[cnn-photo-caption image= http://i2.cdn.turner.com/cnn/2009/images/10/21/art.obama1021.gi.jpg caption="Americans are split right down the middle over President Barack Obama's health care reform proposals."]
WASHINGTON (CNN) - Americans are split right down the middle over President Barack Obama's health care reform proposals, according to a new national poll.
But the CNN/Opinion Research Corporation survey indicates that a majority say it would be better to pass some sort of reform legislation than to leave the current health care system unchanged. And the poll, released Wednesday, is the second national survey this week to suggest growing support for the public option.
Forty-nine percent of people questioned in the poll say they favor the president's health care reform proposals, with an equal amount in opposition.
According to the survey, 61 percent favor a public health insurance option that would compete with private plans. That's a six-point increase in support since August.
The CNN/Opinion Research Corporation poll joins an ABC/Washington Post survey released Tuesday in indicating an increase in support for a government option.
But the poll suggests a generational divide.
"The most skeptical demographic group is senior citizens. Most of them voted for John McCain in 2008, so the White House probably knew in advance that this group would be a tough sell," says CNN Polling Director Keating Holland.
More than half the people questioned, 53 percent, say it would be better for the country if Congress passed a reform bill, with 44 percent feeling that things would be better if the current health care system was left in place with no changes.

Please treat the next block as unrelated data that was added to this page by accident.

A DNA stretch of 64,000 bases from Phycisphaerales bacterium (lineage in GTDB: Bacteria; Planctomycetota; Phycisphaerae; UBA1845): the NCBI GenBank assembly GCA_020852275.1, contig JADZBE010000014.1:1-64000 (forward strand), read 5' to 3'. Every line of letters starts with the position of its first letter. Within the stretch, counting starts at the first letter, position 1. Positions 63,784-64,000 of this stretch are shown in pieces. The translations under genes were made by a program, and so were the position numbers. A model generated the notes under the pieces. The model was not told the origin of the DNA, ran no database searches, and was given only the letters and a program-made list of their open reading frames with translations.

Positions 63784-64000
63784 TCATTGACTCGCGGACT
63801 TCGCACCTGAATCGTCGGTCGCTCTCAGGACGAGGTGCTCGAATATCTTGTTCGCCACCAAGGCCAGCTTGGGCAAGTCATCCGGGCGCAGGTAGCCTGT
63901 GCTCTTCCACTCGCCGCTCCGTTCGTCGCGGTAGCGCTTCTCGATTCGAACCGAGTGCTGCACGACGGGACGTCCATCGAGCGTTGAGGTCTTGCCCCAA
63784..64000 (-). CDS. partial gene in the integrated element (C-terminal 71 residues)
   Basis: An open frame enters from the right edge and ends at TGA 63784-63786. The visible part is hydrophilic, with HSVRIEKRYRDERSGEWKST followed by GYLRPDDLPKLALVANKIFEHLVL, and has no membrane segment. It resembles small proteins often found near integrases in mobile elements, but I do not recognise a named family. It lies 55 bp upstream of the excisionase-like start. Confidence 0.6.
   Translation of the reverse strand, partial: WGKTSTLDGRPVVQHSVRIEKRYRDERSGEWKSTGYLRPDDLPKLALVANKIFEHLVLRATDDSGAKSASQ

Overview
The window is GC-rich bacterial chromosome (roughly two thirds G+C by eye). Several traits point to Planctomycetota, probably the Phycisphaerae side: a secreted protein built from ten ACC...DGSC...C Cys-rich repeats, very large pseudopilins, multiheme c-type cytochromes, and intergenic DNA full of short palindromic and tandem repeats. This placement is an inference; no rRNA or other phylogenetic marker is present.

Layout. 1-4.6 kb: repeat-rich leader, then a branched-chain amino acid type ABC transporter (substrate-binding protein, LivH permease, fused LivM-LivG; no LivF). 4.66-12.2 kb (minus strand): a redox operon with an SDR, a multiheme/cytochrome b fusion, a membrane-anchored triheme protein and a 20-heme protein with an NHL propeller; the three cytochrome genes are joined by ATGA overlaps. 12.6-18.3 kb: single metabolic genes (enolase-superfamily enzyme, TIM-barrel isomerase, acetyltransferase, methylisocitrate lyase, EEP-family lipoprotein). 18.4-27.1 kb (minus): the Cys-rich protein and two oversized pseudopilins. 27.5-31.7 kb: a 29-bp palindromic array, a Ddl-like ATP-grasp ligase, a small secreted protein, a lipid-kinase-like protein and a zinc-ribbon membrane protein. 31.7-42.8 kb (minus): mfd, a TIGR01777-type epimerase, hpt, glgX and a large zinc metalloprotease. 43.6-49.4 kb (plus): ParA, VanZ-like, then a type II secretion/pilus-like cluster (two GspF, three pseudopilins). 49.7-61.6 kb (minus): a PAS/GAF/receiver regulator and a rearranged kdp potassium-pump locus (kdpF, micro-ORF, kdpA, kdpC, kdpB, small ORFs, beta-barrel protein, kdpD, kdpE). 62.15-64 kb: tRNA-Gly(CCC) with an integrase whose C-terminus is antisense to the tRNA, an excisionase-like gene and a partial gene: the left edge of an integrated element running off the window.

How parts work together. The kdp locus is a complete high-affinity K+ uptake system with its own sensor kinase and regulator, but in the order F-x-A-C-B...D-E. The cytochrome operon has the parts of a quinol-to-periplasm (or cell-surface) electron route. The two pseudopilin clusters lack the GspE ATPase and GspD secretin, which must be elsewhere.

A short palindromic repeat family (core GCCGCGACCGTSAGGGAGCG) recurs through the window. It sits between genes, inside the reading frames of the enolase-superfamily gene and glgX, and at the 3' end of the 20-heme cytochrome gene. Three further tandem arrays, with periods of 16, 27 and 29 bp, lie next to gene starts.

The poll suggests that while Americans are split over the president's health care proposals, they trust Obama by 16 points more than Congressional Republicans on the issue.
The survey's release comes as Senate Democratic leadership is working on merging the reform bills that passed through committees into one piece of legislation. Similar action is taking place in the House. Top White House offiicials are engaged in the negotiations.
"Support for Obama's health care plan is roughly the same as support for Bill Clinton's plan in early 1994. But there is one major difference - Bill Clinton did not get a bill out of the Senate Finance Committee," adds Holland.
How does the president fare in the latest CNN/ORC poll? CNN Radio reports
–CNN Deputy Political Director Paul Steinhauser contributed to this report